By Hardik Vyas
BENGALURU (Reuters) – Annemiek van Vleuten was within touching distance of Olympic gold when she went head-first over her handlebars to lie motionless on the ground 10 kilometers from the finish in the women’s road race at the 2016 Rio Games.
Five years later, the Dutchwoman will be back on the Olympic stage in Japan, hoping to write the final chapter of the 38-year-old’s remarkable comeback story. “I missed the corner, I made the mistake. It’s like a lesson I learned,” Van Vleuten told Reuters. “I don’t think I would have been happier with a gold medal in my house.”
Van Vleuten suffered severe concussion and three fractured vertebrae but those injuries did not prevent her from getting back on the bike. Less than five weeks after her Olympic hopes hit the skids in Rio, she produced a thrilling solo effort to win the Belgium Tour title.
While many described it as one of the sport’s greatest comebacks, Van Vleuten points out that she was already in the middle of an impressive streak of results before the crash. “I’ve heard it a hundred thousand times that the crash made me stronger. The crash didn’t make me stronger but how I was riding uphill in Rio. That made me stronger,” she said.
“I never thought I was a climber (before that). For me, the Rio Olympics was only until the start of the descent and before the crash. “That’s the part that inspired me. And that’s also the part that helped me to achieve way more nice things after the Rio Olympics.”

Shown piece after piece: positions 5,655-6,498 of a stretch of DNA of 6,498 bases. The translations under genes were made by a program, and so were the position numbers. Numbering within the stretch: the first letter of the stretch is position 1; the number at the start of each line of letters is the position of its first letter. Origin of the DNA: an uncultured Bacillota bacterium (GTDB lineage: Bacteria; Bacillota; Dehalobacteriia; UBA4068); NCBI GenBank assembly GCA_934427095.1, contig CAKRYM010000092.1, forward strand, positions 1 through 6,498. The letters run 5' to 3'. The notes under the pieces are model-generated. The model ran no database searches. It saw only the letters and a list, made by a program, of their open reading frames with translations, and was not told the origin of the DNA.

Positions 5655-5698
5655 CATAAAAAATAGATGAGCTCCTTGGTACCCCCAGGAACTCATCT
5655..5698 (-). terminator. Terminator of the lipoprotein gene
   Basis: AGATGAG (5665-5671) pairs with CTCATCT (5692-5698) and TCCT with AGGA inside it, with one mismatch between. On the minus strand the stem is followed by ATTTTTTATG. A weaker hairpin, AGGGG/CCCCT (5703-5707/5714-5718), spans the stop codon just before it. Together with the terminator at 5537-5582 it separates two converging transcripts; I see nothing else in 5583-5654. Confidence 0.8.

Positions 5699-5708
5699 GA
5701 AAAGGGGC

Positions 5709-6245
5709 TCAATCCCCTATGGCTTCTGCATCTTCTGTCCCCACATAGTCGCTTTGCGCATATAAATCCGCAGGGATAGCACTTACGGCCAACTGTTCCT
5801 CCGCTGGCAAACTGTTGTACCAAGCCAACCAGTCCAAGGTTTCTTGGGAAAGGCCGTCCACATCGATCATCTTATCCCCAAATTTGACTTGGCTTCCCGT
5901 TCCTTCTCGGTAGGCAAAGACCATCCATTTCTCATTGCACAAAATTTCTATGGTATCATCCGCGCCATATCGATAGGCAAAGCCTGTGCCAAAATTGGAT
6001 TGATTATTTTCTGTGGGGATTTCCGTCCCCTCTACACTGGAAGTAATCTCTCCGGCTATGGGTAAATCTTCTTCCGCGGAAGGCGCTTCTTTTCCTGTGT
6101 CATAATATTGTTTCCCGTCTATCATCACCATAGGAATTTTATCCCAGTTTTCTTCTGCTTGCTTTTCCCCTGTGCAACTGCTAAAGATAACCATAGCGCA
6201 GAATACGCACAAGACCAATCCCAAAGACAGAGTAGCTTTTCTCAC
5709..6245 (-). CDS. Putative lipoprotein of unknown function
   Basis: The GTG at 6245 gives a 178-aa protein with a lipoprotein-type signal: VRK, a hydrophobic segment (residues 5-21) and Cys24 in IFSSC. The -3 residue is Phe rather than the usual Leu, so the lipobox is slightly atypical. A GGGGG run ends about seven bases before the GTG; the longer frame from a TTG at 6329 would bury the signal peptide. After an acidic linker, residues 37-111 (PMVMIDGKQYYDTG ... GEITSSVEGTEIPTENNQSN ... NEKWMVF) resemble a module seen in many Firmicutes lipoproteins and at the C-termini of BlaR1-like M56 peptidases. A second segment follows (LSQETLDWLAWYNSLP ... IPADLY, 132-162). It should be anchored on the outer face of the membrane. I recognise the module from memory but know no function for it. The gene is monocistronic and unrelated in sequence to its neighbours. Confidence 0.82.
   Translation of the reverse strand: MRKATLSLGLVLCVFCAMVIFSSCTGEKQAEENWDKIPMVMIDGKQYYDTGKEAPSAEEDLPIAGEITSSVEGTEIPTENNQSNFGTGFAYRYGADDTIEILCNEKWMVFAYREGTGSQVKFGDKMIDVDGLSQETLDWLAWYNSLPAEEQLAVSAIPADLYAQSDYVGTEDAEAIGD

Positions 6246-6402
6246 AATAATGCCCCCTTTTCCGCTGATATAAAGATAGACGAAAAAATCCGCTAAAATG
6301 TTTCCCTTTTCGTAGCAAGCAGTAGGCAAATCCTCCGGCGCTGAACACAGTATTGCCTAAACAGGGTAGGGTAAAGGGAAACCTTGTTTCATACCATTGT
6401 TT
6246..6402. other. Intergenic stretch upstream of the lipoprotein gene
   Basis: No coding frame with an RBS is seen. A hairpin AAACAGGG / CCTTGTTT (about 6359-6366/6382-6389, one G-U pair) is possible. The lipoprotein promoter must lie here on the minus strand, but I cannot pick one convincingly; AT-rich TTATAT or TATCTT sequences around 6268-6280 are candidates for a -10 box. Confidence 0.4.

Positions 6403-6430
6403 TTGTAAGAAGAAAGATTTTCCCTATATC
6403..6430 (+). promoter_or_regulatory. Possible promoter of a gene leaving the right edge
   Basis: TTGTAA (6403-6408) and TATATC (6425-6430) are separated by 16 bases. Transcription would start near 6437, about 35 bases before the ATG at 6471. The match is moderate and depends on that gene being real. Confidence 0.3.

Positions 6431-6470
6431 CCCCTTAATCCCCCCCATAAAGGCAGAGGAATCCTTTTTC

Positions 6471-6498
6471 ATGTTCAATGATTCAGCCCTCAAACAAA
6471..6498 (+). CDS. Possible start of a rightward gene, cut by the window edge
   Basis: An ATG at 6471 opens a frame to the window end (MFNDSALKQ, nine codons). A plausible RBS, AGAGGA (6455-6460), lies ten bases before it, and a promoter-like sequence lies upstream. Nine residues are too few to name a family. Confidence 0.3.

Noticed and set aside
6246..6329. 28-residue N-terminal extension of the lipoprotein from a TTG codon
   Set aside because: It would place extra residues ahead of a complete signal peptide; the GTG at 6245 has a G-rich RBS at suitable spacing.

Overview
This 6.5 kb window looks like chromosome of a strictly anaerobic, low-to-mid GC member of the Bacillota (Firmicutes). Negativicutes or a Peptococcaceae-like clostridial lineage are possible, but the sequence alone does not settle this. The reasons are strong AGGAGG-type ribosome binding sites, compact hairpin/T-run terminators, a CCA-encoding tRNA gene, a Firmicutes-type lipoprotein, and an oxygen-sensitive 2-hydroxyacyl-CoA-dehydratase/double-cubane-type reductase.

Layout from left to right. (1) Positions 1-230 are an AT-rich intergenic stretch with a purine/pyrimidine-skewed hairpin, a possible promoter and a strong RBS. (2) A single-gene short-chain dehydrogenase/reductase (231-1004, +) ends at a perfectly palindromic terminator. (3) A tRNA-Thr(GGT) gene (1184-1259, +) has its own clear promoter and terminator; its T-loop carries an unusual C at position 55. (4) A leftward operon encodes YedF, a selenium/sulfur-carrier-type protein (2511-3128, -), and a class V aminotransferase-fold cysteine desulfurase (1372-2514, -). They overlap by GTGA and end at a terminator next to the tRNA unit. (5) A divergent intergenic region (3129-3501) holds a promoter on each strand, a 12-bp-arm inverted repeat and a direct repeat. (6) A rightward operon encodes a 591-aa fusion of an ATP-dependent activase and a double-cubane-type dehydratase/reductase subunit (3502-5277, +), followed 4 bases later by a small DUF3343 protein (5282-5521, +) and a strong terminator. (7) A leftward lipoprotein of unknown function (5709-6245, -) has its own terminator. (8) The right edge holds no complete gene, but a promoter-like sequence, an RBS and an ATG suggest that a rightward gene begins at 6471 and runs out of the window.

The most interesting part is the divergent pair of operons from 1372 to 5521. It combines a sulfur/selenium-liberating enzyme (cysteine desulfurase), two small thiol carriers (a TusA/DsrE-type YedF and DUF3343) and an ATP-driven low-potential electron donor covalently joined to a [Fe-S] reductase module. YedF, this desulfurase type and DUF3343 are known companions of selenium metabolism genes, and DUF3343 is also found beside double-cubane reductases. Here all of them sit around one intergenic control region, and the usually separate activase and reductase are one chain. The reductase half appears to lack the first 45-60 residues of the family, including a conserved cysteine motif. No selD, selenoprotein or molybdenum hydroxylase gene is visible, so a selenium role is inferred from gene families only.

Over the next 12 months, Van Vleuten regained her spot at the top of her sport. She became a two-times-time trial world champion after winning the 2018 women’s world tour. She then extended her purple patch by winning the 2019 road race world championship.
While the COVID-19 pandemic halted the 2020 season and pushed back the Olympics by a year, Van Vleuten was undeterred. Instead, she won five consecutive races on the tour’s resumption. Van Vleuten is leading the 2021 world tour standings and could not be in better form heading into what she said could be her final Olympic appearance.
She will be part of a four-rider Dutch dream team alongside the last two Olympic champions in Anna van der Breggen and Marianne Vos and talented debutant Demi Vollering, who won the Liege-Bastogne-Liege this year. “We’re sending a team of all-stars, so the expectations are quite high,” Van Vleuten said. “Of course, we cannot win everything, but we know we have a higher chance to win as part of a team.” (Reporting by Hardik Vyas in Bengaluru; Editing by Toby Davis)